When taking on a new member of staff, or if an employee changes their role in the business, it’s important that their employment contract reflects this. It is advisable to review your contracts regularly to ensure they remain legally compliant.
How do I draft an employment contract correctly?
An experienced employment solicitor can draft or review a contract before your employee signs on the dotted line, thus ensuring that the terms you are offering are in your best interests and if they believe that any changes should be made or added.
They will check that the employment contract complies with current legal requirements alongside analysing specific terms relating to benefit packages, confidentiality clauses, intellectual property protections and termination conditions. Additionally, a solicitor will review any restrictive covenant – a clause in a contract or policy that restricts what a person can do for a certain period of time following the termination of their employment – to make sure they are likely to be enforced by the courts and therefore actually protect your business.
What information must be included in an employment contract?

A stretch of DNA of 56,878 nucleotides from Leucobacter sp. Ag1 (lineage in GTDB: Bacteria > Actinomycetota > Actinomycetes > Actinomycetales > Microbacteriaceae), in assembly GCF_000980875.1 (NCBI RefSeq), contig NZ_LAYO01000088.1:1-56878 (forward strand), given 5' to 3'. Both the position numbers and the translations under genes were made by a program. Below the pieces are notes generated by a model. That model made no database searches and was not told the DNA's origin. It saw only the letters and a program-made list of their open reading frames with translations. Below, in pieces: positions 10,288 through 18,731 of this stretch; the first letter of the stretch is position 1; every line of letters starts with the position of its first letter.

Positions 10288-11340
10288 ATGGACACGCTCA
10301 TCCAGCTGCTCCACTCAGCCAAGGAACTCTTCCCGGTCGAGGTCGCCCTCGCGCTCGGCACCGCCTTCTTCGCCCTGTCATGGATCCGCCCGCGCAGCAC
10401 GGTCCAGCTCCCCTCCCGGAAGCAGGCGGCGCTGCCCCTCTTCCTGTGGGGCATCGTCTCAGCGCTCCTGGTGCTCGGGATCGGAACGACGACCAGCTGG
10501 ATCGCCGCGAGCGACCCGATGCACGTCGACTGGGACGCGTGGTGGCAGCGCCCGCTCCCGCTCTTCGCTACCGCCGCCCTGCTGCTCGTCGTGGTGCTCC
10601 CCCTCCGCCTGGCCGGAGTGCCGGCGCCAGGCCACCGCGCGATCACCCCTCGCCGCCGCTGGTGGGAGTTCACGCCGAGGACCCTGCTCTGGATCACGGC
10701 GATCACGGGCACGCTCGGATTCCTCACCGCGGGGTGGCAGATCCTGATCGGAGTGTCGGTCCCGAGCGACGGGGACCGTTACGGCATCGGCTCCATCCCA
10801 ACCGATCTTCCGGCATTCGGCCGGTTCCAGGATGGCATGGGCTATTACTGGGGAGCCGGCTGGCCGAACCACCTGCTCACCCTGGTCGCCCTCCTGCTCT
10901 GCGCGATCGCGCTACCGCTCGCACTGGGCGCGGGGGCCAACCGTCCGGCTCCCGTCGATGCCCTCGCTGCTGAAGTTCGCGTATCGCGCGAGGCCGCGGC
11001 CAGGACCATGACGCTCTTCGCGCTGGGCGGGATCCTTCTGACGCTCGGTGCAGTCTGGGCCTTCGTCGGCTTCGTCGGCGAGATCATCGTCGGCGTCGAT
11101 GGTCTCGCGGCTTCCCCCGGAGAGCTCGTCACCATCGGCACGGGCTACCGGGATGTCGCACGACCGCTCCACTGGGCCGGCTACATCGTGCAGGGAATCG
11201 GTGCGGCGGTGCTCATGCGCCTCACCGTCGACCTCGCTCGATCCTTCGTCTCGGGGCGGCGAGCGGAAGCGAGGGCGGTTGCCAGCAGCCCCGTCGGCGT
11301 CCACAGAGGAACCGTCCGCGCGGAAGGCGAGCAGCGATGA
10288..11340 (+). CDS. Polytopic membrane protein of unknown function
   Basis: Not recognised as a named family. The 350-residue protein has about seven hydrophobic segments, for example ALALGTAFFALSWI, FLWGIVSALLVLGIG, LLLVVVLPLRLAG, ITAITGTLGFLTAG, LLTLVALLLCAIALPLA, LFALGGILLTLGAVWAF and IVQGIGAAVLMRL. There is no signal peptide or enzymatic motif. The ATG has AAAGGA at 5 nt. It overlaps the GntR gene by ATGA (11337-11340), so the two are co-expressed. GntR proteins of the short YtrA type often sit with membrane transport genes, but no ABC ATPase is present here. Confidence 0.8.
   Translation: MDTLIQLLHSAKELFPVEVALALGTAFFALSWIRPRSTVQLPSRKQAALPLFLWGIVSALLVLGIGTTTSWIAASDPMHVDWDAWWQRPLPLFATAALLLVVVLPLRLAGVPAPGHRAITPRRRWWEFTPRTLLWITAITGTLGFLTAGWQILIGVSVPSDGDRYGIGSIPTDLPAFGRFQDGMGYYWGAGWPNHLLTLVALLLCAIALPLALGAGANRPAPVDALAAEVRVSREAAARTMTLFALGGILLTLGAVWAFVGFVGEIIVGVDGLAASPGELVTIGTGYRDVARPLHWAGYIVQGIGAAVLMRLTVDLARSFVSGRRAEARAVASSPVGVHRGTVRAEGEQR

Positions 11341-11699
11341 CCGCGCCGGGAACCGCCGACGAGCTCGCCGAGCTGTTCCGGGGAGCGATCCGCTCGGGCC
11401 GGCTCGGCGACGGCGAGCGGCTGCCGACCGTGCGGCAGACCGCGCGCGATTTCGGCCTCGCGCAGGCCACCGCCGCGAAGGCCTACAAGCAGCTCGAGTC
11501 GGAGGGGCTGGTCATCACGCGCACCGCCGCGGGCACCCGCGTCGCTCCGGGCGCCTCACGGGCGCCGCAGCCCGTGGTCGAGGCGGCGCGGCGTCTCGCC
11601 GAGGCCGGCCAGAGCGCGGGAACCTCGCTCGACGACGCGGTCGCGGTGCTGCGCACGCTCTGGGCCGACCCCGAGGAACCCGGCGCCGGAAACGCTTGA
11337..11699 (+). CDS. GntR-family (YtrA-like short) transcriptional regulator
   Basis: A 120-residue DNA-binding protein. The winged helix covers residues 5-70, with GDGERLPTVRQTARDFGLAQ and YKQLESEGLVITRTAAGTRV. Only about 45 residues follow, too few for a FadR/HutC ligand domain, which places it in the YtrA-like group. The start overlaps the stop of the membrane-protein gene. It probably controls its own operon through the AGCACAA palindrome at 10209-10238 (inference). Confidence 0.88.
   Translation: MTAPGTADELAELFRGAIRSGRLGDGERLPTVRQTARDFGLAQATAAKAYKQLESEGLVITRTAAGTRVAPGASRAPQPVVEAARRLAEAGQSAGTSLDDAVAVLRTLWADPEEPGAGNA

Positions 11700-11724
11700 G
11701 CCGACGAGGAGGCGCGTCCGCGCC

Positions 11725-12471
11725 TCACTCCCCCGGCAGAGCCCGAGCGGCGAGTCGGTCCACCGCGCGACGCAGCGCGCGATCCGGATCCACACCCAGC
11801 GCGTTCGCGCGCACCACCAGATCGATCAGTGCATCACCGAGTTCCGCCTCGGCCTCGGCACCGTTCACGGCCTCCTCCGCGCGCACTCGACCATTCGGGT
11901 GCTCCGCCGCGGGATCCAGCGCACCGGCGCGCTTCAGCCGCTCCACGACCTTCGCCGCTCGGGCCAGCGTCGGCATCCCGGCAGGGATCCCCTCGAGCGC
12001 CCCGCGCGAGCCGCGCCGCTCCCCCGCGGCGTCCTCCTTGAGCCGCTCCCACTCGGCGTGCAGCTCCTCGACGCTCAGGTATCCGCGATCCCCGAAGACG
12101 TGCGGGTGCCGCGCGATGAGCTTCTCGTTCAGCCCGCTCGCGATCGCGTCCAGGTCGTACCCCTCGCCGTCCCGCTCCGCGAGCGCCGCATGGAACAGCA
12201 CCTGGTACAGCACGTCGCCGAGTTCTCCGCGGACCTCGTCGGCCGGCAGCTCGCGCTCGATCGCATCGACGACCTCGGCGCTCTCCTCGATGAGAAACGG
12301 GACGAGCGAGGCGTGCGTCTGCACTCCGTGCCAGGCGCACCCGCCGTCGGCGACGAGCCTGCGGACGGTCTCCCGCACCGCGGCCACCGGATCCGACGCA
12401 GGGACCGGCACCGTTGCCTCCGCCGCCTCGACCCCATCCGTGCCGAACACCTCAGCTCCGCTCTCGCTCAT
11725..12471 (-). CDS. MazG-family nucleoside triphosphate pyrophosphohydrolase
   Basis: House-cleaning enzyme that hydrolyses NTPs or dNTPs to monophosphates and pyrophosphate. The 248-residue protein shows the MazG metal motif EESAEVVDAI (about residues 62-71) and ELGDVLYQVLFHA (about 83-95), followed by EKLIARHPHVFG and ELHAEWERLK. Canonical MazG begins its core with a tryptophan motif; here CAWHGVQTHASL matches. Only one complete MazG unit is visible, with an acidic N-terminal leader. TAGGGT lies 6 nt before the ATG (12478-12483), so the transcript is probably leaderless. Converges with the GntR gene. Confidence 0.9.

Some parts of an employment contract must be given to employees at the outset of their employment. These include:
- The name of the employer and employee
- The date employment began
- The date when continuous employment began
- The scale, rate, and method of calculating pay
- Intervals at which remuneration is paid
- Terms and conditions relating to hours of work
- Entitlement to holidays, including public holidays and holiday pay
- The job title or a brief description of duties
- The expected place of work
Further information is needed but this can be referred to without having to be included in the main statement of terms of employment.
What additional information should I include in employment contracts?
Updates to the law in April 2020 saw changes to who you need to provide the information to, what information needs to be given in a contract, and when it needs to be provided. Since the changes, employers also are required to provide a written statement to employees on or before their first day of employment.
The further information required as per the changes to the law are:
- The specific hours and days of the week the employee is required to work, whether these can be amended, and the procedure for amending them.
- Details of any other paid leave e.g., parental or family leave.
- Details of further benefits.
- Details of any probationary period.
- Details of any training provided by the employer.
What should I do now and how can Hegarty Solicitors help me?
Getting your contracts and policies reviewed is a great place to start and doing it now can help to avoid any issues that may arise in the future. Failure to comply with legal requirements could lead to expensive and long employment tribunal proceedings.